water sector
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As a regular reader of ESI Africa’s newsletter, you will have noticed a steady stream of water sector-related content.

Originally published in the ESI Africa weekly newsletter on 02/09/2020

These articles go as far as to include topics on sanitation and agriculture. Why would we cover these sectors in an energy and power journal? The answer is that no industry can continue to operate in the silos of the 20th century.

Isolating your market is a sure-fire way of missing opportunities. The ideal scenario is to apply a systems approach and seek integration. Here are three reasons to put water on your to-do list.

Reason 1: Water sector and the circular economy

Circularity is in response to the conventional ‘take-make-consume and dispose’ model for business and economic growth. It’s already underway as companies have established symbioses such as between UL and Rubicon.

These companies took the time to find common ground and have partnered to develop services that will help their clients manage and divert waste from landfills. How amazing! The result will be a reduction of associated carbon emissions.

This brings me back to the water sector, which is possibly the largest untapped sector in contributing to the circular economy. There exists a great need to identify circularity models to increase the efficiency of water use, lower carbon-based energy consumption, and provide valuable materials for agriculture. As an example, energy production at the water distribution network, and recovery of fertilisers from wastewater.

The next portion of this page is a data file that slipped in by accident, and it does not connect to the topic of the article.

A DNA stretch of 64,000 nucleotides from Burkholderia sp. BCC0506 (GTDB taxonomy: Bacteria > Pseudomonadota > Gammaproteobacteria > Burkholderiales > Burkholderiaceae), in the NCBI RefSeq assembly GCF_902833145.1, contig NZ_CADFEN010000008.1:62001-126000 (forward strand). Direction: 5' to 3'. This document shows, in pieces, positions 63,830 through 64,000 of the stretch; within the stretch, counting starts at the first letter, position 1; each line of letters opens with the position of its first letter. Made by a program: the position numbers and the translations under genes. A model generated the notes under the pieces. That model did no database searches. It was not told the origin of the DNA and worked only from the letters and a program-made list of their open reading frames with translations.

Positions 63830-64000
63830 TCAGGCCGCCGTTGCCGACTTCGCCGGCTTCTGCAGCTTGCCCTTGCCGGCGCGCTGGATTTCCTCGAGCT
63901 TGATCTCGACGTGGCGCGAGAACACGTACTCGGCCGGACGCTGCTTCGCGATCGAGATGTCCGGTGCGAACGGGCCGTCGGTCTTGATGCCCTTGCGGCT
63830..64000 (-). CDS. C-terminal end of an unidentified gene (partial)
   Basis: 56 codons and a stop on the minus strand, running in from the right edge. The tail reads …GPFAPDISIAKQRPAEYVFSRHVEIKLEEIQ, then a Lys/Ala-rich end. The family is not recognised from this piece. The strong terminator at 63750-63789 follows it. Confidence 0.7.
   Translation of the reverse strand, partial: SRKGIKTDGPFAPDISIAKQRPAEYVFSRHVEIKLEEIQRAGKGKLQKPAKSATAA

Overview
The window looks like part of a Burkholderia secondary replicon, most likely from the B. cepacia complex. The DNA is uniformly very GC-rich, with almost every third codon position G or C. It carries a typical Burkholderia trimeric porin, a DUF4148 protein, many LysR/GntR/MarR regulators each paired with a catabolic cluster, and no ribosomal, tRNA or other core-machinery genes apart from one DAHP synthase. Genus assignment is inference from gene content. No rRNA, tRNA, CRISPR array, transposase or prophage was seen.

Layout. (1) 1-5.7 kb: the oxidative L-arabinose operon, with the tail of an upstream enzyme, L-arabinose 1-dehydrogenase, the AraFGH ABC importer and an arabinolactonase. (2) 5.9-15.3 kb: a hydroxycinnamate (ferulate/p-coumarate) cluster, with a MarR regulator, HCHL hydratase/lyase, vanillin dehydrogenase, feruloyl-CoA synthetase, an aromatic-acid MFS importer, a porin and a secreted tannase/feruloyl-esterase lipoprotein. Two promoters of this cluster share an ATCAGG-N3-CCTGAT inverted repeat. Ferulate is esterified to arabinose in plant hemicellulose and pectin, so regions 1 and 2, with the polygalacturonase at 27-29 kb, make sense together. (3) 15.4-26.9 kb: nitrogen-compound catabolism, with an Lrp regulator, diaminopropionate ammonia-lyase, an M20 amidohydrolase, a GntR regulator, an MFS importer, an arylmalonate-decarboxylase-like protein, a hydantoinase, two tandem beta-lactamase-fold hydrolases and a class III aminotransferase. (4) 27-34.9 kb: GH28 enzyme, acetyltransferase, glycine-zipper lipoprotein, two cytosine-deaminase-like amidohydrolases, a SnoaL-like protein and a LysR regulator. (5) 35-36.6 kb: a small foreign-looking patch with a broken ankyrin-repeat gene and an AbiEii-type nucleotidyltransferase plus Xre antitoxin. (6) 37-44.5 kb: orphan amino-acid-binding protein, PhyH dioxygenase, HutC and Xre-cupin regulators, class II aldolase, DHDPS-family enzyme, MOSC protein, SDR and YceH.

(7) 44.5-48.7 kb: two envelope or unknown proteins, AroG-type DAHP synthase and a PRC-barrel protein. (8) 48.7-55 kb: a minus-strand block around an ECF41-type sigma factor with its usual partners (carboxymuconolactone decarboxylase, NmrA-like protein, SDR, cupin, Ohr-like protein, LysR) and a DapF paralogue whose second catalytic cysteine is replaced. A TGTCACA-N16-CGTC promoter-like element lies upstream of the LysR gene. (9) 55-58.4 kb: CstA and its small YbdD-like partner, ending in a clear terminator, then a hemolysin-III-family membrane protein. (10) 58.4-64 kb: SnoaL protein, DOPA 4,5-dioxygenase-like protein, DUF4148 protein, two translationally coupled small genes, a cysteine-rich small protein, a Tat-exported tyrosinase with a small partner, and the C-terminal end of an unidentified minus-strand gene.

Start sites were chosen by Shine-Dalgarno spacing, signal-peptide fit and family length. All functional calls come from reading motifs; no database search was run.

Reason 2: Infrastructure, new or refurbished

The global lockdowns due to the COVID-19 pandemic has resulted in heavy job losses. Hard hit are the construction, steel and cement industries, which were already under stress before the crisis.

One of South Africa’s biggest names in construction, Group Five, which built the Moses Mabhida Stadium, filed for business rescue in March 2019. Sadly, this affected 8,000 jobs. Considering that many are unskilled and semi-skilled workers, the repercussions to households have been severe.

In South Africa, there is an urgent need to provide piped water and sanitation to informal settlements as well as to upgrade existing urban and rural water assets. Here lies an opportunity for the construction industry to adopt a creative approach to working with municipalities to develop affordable and sustainable WASH infrastructure solutions.

Reason 3: Water-energy nexus

As a water resource, interest in desalination (desal) is driven by increasing water scarcity, climate change and urbanisation. However, on average, desalinated water is two to three times more expensive than other water sources like groundwater aquifers. One of the most significant expenses is the energy required to run the desal plant.

At most of these plants, electrical energy accounts for about 35 to 40% of total operating costs. However, with new energy recovery devices and renewable energy options such as solar and wind with battery storage, the net benefits of desalination are growing.

Look out for the launch of ESI Africa Issue 4 next month for more on the topic of desalination.  

There are, of course, many more reasons that come to mind. Drop me a line or connect with the ESI Africa team on social media to add your reason to the list. Or let us know which of the three listed above most resonates with you.

Until next week.
Nicolette